By Dave Levitan
Maintenance therapy with the PARP inhibitor rucaparib offered improved post-progression outcomes in a phase III trial of patients with recurrent epithelial ovarian, fallopian tube, or primary peritoneal cancer who were in a complete or partial response to platinum-based chemotherapy, according to researchers.
The ARIEL3 trial previously found that rucaparib maintenance therapy significantly improved progression-free survival (PFS) compared with placebo in this setting; the agent was granted approval by the US Food and Drug Administration based on these results. “Evaluation of overall survival may require extended follow-up and may be confounded by subsequent treatments,” wrote study authors led by Robert L. Coleman, MD, of the University of Texas MD Anderson Cancer Center in Houston, in a poster presented at the 2019 American Society of Clinical Oncology (ASCO) Annual Meeting (abstract 5522). “Therefore, additional post-progression assessments are needed to help demonstrate the clinical benefit of maintenance therapy.”
The study included a total of 564 patients randomized to receive either rucaparib maintenance therapy (375 patients) or placebo (189 patients). Most of the cohort had epithelial ovarian cancer (83.2%), and most had BRCA wild-type disease (65.3%).
The median chemotherapy-free interval, measured as the time from the last dose of prior chemotherapy to initiation of subsequent chemotherapy, was 15.0 months with rucaparib compared with 9.2 months with placebo, for a hazard ratio (HR) of 0.44 (95% CI, 0.36–0.55; P < .0001). That benefit was seen both in BRCA-mutant and BRCA wild-type patients.
The same was seen for the time from randomization to the start of second subsequent therapy, at 22.2 months with the study drug and 18.6 months with placebo, for an HR of 0.70 (95% CI, 0.54–0.91; P = .0064).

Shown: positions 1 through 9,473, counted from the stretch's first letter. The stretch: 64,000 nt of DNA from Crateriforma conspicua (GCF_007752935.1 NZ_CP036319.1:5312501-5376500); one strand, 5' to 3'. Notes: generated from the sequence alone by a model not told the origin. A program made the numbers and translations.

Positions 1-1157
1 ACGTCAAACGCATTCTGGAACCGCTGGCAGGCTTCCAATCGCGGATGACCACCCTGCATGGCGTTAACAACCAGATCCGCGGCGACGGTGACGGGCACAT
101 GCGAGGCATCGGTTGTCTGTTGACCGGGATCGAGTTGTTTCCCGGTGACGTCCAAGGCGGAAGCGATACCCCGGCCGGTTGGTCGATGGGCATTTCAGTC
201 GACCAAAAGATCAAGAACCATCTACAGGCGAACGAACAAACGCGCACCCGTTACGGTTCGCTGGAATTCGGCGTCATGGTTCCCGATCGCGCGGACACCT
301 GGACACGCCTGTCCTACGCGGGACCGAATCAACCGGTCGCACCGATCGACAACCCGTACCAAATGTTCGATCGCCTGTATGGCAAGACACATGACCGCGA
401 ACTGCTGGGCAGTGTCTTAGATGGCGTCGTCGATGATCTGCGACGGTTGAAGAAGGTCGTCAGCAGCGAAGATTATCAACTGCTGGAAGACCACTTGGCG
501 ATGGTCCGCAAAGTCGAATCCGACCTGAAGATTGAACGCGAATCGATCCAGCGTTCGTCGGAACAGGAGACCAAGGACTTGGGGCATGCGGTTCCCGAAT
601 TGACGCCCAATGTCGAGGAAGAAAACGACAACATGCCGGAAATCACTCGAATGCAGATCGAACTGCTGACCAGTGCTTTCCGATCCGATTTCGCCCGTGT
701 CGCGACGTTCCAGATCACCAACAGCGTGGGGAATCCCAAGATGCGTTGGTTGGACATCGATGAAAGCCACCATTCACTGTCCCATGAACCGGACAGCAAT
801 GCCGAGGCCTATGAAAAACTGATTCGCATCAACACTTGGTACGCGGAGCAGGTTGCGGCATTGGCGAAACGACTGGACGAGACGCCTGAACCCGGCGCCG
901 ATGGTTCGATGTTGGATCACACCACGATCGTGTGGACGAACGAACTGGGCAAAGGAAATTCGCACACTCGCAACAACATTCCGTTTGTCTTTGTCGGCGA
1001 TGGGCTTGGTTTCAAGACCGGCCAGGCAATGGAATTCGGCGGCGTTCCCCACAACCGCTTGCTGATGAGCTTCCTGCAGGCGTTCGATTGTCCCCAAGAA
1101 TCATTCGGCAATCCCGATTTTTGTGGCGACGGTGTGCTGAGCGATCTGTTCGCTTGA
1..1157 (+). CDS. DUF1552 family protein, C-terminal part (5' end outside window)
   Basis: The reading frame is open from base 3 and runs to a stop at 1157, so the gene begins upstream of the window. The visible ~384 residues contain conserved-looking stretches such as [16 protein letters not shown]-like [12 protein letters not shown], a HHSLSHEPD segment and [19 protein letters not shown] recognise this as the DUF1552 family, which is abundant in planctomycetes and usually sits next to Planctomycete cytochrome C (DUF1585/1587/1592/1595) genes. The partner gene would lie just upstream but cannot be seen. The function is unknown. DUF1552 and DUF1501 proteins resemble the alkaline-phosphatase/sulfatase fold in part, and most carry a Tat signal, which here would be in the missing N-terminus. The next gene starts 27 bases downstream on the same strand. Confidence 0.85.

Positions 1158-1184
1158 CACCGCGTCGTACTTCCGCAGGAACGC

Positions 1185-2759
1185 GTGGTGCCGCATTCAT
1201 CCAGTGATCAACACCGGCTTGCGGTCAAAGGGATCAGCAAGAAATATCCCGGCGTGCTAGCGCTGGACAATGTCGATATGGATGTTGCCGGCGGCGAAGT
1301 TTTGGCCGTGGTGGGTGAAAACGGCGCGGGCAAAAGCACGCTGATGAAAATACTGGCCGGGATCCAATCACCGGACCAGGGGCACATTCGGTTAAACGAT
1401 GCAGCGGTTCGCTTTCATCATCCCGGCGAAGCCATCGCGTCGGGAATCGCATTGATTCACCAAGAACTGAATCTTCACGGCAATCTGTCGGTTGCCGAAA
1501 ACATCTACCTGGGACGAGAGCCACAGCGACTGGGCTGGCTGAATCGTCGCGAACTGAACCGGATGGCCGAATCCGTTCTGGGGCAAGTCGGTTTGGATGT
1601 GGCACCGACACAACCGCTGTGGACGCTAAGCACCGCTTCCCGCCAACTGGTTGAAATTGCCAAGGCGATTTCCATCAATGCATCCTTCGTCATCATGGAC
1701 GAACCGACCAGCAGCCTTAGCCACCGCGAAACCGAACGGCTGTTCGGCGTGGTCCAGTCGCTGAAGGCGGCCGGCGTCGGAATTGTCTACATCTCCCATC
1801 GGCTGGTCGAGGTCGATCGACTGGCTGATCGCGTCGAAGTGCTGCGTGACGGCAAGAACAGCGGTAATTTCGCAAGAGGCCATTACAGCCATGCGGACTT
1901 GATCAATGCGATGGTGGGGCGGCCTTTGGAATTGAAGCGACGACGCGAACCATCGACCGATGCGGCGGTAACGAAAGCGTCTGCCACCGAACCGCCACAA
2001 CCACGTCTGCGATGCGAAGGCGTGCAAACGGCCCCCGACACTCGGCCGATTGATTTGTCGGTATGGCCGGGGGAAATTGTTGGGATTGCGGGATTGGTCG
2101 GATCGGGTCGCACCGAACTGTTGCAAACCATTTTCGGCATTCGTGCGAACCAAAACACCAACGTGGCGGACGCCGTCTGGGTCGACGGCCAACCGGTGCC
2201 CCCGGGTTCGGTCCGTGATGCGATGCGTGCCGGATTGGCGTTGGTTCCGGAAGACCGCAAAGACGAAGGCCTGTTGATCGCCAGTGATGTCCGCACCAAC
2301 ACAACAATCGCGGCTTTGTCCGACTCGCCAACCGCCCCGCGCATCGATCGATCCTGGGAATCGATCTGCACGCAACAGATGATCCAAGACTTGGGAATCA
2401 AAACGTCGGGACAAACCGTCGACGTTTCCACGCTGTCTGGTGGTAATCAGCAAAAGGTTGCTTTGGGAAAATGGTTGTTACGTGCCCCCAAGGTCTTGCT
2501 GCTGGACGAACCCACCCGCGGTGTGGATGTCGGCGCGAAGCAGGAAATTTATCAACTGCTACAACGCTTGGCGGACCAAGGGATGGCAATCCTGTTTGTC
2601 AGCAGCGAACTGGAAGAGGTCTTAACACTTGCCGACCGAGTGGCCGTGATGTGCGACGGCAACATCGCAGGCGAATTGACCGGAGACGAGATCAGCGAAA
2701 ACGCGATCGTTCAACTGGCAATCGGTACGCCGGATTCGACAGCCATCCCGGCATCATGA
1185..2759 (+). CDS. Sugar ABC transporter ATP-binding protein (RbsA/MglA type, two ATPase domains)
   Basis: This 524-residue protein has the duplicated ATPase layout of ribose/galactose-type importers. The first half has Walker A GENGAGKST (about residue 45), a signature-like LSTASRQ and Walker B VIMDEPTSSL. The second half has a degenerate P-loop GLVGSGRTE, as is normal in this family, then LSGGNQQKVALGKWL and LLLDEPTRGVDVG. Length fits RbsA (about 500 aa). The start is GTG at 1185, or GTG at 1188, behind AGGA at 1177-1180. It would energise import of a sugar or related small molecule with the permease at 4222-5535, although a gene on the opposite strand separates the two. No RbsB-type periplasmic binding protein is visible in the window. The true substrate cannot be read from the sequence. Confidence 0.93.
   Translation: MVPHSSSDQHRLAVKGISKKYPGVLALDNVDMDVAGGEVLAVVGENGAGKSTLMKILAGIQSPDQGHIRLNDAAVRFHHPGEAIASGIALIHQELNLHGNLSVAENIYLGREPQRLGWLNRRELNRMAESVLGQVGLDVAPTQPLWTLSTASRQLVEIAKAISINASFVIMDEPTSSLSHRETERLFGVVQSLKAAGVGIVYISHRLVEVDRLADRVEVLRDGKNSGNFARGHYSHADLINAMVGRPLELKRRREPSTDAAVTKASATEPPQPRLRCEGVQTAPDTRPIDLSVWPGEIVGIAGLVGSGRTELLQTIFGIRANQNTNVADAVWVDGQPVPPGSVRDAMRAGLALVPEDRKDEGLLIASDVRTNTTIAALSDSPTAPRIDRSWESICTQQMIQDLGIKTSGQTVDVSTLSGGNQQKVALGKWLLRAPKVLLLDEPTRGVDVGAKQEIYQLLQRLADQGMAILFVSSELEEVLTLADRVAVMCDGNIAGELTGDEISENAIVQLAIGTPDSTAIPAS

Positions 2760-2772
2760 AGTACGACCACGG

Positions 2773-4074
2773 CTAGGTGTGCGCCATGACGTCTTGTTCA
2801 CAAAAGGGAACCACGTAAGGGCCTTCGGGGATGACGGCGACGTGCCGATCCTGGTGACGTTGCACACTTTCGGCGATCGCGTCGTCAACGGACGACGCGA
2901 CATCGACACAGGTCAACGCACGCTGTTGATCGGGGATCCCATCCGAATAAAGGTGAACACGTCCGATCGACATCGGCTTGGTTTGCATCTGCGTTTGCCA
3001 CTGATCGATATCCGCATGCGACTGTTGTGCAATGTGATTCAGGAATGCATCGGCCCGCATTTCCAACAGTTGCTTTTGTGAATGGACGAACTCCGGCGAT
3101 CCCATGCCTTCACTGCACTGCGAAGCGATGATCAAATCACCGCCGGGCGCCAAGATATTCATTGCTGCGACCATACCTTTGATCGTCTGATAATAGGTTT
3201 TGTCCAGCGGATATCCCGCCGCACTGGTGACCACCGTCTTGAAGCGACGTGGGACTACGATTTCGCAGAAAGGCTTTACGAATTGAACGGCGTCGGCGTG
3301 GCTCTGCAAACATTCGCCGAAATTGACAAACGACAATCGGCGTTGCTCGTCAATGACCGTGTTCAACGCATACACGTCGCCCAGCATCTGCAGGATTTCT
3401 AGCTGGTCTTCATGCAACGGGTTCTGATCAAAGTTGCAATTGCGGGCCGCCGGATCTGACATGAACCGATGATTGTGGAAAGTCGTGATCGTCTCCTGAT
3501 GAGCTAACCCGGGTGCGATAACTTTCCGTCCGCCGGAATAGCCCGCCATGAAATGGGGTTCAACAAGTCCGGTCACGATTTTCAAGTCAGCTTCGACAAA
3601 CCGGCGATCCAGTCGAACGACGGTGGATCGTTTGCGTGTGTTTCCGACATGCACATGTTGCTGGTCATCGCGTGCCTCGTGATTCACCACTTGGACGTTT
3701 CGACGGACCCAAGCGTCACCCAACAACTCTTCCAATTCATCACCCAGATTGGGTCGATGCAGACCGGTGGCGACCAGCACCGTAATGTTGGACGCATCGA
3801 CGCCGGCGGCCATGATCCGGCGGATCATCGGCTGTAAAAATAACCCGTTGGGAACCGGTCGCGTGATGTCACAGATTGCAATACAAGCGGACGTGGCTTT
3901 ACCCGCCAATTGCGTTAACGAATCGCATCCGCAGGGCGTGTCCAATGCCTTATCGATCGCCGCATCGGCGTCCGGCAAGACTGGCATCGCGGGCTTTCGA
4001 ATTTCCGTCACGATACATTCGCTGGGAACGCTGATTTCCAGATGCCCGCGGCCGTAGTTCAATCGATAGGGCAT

The median PFS2, defined as the time from randomization to disease progression on the subsequent line of therapy or death, was also better with rucaparib, at 21.1 months compared with 16.5 months, for an HR of 0.62 (95% CI, 0.48–0.79; P = .0001). The median time from randomization to the start of first subsequent therapy was 12.5 months with rucaparib and 7.4 months with placebo, for an HR of 0.43 (95% CI, 0.35–0.53; P < .0001). BRCA mutation status did not change any of these outcomes. No new safety signals were identified in the analysis.
“Prior rucaparib treatment did not adversely impact the possibility for patients to benefit from subsequent therapy,” the authors wrote.
In a poster discussion session at ASCO, Iain A. McNeish, MD, PhD, of Imperial College London, said the continued separation of survival curves between rucaparib and placebo is reassuring. The improvement in post-progression outcomes, he said, “does suggest that rucaparib does not blunt the effect of post-progression chemotherapy.” Still, it is only with longer follow-up that the agent’s efficacy will be best understood. “Clearly the hardest of all hard endpoints in these trials is overall survival, and those data are awaited with great interest,” McNeish said.
This article was published by Cancer Network.